In my practice I am seeing more and more cases where the Internet and cyber wars are part of divorces. Let me give you some examples:
--I have had cases where IPhones are being used to track another spouse.
--I have had situations where computers are tapped and spyware is installed so that every email and document is now accessible by my client's spouse.
The result is that not only is a spouse being compromised, but so is all communication between my client and myself, the attorney! This destroys the attorney-client relationship, to say the least. It also means that the other spouse and his or her attorney know everything that is going on between myself and my client.
--Other situations involve setting up false accounts.
Spouses will not only read your emails, but can even write false emails from your account, pretending to be you.
In one situation, a spouse wrote lewd emails pretending to be the other spouse and then sending them to friends, family and colleagues. One spouse even saw an email being composed while he was on his email account, and he wasn't even typing the email.
I have had cases where spouses have created fake dating profiles of the other spouse. There are many examples of fake personals being created to lure a spouse into a dating relationship. This is called catfishing.
Some spouses will go so far as to create X-rated names. There have been fake sites where one spouse is even being set up to solicit minors for sex.
These divorce terror tactics cannot only be done with computers, but also with smart phones, which are mini-computers. One spouse had his personal text messages redirected to his son's phone. This is called "spoofing" where you can send a text to someone else using another phone (not your own), but it can be sent from your phone or your computer.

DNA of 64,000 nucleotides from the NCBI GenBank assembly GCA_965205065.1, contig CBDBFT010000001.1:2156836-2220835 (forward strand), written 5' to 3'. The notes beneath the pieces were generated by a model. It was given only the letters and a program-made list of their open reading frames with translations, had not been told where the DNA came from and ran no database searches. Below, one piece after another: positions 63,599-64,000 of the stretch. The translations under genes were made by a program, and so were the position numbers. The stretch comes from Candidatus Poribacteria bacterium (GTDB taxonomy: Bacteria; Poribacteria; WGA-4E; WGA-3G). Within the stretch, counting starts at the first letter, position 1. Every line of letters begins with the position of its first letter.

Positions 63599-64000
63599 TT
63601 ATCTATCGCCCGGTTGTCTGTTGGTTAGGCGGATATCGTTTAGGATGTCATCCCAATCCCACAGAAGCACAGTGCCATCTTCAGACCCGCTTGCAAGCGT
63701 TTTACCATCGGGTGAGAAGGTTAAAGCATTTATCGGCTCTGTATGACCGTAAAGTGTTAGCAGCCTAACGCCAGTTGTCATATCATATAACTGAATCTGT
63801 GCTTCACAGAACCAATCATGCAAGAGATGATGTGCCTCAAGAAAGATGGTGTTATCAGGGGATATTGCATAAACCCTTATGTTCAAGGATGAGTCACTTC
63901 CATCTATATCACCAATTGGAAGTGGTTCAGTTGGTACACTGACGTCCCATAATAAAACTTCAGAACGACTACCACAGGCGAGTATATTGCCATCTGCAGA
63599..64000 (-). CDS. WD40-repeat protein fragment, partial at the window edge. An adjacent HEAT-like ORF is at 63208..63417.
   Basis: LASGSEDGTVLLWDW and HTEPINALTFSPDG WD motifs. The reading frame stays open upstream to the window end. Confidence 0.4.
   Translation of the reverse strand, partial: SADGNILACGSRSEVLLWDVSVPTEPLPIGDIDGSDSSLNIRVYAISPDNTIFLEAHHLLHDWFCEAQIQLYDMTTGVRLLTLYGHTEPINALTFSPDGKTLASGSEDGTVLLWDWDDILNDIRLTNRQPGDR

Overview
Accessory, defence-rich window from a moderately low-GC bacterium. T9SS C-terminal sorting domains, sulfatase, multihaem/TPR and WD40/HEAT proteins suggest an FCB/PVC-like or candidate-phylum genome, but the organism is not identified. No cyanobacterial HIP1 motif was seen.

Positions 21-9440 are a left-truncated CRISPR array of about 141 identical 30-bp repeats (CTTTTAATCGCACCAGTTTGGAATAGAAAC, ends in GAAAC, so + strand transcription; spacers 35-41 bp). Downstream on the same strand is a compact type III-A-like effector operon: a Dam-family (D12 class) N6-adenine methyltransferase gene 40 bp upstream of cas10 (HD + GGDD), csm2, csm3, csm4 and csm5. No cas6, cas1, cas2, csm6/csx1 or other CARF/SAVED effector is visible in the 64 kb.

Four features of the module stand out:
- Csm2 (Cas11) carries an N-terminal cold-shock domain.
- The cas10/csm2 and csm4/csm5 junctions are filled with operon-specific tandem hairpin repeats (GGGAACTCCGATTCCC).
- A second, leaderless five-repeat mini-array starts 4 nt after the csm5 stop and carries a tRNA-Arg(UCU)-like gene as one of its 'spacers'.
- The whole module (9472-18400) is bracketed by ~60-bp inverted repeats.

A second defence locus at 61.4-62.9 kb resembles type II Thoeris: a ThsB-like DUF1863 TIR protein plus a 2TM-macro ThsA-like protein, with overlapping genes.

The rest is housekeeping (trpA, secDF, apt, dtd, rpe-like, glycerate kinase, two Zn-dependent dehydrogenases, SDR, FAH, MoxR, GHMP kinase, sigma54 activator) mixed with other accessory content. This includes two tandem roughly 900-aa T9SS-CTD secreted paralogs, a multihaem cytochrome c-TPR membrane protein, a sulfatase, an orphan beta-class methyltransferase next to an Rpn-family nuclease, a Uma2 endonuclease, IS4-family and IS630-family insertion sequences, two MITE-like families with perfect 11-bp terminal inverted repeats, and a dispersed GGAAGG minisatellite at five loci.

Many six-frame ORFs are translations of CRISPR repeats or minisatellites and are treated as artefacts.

There are even examples of spouses using Photoshop to put pictures of their spouse in pornographic situations and even exposing the children to this.
What can you do if you are contemplating or going through a divorce?
1.Paranoia in our computer age is justified.
2.Change your passwords.
3.Have your computers checked to make sure that they are not being compromised.
4.If you have a family IPhone account, separate it and get your own phone and a
5.If you feel that you are being compromised by your spouse, be careful what you email to your attorney or friends.
6.Talk to your attorney in person and not by phone or email.
7.Do not say anything or post anything that can come back to haunt you.
8.Do not post compromising pictures on the Internet.
9.Be careful what you say, email or text to your children.
10.Stop and think twice before you say or do anything. You may be taped or compromised in so many fashions in this cyber age.
These are some of my thoughts. Please share your experiences with me for future blogs on this important issue.
HENRY S. GORNBEIN Family Law Attorney & Legal Correspondent